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Comparative TCO Analysis of Battery Electric and Hydrogen Fuel Cell Buses for Public Transport System in Small to Midsize Cities


This paper shows the results of an in-depth techno-economic analysis of the public transport sector in a small to midsize city and its surrounding area. Public battery-electric and hydrogen fuel cell buses are comparatively evaluated by means of a total cost of ownership (TCO) model building on historical data and a projection of market prices. Additionally, a structural analysis of the public transport system of a specific city is performed, assessing best fitting bus lines for the use of electric or hydrogen busses, which is supported by a brief acceptance evaluation of the local citizens. The TCO results for electric buses show a strong cost decrease until the year 2030, reaching 23.5% lower TCOs compared to the conventional diesel bus. The optimal electric bus charging system will be the opportunity (pantograph) charging infrastructure. However, the opportunity charging method is applicable under the assumption that several buses share the same station and there is a “hotspot” where as many as possible bus lines converge. In the case of electric buses for the year 2020, the parameter which influenced the most on the TCO was the battery cost, opposite to the year 2030 in where the bus body cost and fuel cost parameters are the ones that dominate the TCO, due to the learning rate of the batteries. For H2 buses, finding a hotspot is not crucial because they have a similar range to the diesel ones as well as a similar refueling time. H2 buses until 2030 still have 15.4% higher TCO than the diesel bus system. Considering the benefits of a hypothetical scaling-up effect of hydrogen infrastructures in the region, the hydrogen cost could drop to 5 €/kg. In this case, the overall TCO of the hydrogen solution would drop to a slightly lower TCO than the diesel solution in 2030. Therefore, hydrogen buses can be competitive in small to midsize cities, even with limited routes. For hydrogen buses, the bus body and fuel cost make up a large part of the TCO. Reducing the fuel cost will be an important aspect to reduce the total TCO of the hydrogen bus.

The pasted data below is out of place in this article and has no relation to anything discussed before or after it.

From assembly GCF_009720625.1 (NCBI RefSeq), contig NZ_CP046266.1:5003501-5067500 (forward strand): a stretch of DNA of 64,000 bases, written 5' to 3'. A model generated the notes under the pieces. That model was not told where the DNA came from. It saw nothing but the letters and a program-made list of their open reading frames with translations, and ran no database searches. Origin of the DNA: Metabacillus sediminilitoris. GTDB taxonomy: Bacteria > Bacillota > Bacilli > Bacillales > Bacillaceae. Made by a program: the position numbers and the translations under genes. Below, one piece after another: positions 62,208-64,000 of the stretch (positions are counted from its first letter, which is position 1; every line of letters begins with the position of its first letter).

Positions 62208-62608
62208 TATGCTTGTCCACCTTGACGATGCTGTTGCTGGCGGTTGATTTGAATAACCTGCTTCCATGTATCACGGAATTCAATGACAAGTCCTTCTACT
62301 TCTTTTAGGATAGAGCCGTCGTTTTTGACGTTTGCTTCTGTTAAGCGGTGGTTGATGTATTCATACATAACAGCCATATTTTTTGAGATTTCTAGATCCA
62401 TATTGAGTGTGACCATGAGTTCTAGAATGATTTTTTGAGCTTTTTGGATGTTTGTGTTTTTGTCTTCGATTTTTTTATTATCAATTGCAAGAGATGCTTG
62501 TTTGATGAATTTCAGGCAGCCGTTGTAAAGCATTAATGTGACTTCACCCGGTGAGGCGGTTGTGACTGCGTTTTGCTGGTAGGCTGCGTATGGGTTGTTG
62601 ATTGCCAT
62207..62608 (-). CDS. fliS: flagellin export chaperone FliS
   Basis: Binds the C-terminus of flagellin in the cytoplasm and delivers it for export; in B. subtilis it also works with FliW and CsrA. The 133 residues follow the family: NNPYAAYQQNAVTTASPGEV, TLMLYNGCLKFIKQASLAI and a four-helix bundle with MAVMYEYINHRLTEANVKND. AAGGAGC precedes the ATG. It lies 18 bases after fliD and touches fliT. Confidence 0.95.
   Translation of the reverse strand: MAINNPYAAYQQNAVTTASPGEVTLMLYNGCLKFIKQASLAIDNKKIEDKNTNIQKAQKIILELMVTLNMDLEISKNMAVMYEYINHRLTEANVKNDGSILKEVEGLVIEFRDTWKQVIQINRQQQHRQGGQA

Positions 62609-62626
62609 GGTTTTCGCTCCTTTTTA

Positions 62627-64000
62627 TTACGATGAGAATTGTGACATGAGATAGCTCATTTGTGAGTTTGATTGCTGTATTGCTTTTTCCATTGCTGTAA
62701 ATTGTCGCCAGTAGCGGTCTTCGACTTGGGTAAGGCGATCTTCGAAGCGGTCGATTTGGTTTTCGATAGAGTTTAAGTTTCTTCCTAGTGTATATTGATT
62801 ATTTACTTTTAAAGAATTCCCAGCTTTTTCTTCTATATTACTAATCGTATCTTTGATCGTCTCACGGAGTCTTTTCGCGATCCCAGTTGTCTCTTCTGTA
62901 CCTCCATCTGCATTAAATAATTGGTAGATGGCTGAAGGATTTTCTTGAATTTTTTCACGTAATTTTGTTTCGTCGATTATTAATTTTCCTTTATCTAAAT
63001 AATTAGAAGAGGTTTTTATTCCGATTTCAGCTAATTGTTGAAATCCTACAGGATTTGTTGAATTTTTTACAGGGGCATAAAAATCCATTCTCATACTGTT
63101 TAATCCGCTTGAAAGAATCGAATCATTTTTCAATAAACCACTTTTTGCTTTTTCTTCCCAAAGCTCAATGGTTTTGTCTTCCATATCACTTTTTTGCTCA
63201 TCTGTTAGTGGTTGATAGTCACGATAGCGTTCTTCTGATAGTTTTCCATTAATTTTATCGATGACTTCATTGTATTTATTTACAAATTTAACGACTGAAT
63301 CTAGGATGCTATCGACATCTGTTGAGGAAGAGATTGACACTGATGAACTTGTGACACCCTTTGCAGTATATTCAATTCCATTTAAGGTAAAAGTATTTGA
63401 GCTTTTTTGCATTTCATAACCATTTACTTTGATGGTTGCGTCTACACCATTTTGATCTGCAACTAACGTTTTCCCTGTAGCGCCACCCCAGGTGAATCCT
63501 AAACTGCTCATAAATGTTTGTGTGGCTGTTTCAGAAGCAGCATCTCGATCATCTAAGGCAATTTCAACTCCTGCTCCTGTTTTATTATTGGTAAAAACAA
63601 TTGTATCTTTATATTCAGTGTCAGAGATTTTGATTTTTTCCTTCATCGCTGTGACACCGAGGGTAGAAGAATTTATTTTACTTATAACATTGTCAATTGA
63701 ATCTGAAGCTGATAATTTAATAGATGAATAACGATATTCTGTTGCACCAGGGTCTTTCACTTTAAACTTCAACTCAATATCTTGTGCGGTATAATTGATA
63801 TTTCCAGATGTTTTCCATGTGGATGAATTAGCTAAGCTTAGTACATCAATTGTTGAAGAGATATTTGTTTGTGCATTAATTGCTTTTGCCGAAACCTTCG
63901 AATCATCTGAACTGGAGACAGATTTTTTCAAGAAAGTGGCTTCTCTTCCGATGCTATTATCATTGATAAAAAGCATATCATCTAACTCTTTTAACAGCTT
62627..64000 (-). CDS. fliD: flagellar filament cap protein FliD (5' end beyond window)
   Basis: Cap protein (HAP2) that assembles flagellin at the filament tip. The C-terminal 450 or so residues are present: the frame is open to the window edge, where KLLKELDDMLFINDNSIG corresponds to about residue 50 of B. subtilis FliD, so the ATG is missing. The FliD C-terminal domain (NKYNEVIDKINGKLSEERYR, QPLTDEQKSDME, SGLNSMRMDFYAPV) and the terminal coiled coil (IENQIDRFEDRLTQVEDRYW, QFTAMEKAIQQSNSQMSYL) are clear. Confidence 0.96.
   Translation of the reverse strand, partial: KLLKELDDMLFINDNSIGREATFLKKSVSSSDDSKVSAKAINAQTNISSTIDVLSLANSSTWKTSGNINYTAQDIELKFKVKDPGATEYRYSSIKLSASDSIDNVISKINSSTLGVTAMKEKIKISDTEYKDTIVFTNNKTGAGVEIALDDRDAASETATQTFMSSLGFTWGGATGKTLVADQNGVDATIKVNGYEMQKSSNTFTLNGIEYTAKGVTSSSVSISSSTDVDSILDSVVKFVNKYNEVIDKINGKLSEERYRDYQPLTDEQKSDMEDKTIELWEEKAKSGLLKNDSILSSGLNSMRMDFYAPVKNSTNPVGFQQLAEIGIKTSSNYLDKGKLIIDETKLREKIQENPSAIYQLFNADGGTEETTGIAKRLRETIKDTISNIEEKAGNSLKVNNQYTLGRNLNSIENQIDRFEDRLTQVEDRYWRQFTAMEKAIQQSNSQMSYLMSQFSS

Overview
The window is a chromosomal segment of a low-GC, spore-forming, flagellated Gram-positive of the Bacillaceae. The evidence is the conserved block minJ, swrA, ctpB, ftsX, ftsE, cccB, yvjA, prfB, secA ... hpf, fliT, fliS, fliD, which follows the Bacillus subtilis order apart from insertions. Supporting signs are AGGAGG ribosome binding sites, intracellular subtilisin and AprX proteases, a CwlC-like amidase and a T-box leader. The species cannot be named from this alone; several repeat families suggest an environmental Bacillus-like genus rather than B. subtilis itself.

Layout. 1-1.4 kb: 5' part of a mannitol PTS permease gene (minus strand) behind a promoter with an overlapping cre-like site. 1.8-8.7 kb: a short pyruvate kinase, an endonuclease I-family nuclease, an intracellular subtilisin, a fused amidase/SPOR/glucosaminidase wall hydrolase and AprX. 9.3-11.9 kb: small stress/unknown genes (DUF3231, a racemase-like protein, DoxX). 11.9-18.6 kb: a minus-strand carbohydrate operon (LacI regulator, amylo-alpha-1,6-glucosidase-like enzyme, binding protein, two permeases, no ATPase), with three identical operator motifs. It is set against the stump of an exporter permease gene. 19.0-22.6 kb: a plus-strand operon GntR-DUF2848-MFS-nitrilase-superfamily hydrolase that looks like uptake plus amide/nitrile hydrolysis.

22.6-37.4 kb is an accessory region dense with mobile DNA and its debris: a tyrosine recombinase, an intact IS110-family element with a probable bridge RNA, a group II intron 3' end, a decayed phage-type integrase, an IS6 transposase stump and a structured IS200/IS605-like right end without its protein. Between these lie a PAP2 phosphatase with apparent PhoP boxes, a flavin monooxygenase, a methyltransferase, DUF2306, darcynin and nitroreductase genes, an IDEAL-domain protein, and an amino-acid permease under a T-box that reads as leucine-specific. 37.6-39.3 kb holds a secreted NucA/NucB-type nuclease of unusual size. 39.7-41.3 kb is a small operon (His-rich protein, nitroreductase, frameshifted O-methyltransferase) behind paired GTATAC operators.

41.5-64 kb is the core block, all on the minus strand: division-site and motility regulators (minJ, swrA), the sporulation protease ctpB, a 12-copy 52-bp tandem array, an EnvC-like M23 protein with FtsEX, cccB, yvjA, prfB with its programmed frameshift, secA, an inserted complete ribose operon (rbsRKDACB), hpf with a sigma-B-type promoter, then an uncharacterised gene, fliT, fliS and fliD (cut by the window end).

Funding source: This research was funded by the Ministry of the Environment, Climate and Energy Economics in the State of Baden-Württemberg within the frame of the “H2-BUS Offenburg” project, grant number BWÖPN 18006. The article processing charge was funded by the Baden-Württemberg Ministry of Science, Research and Culture and the Offenburg University of Applied Sciences in the funding program Open Access Publishing.
Related subjects: Applications & Pathways
Countries: Germany

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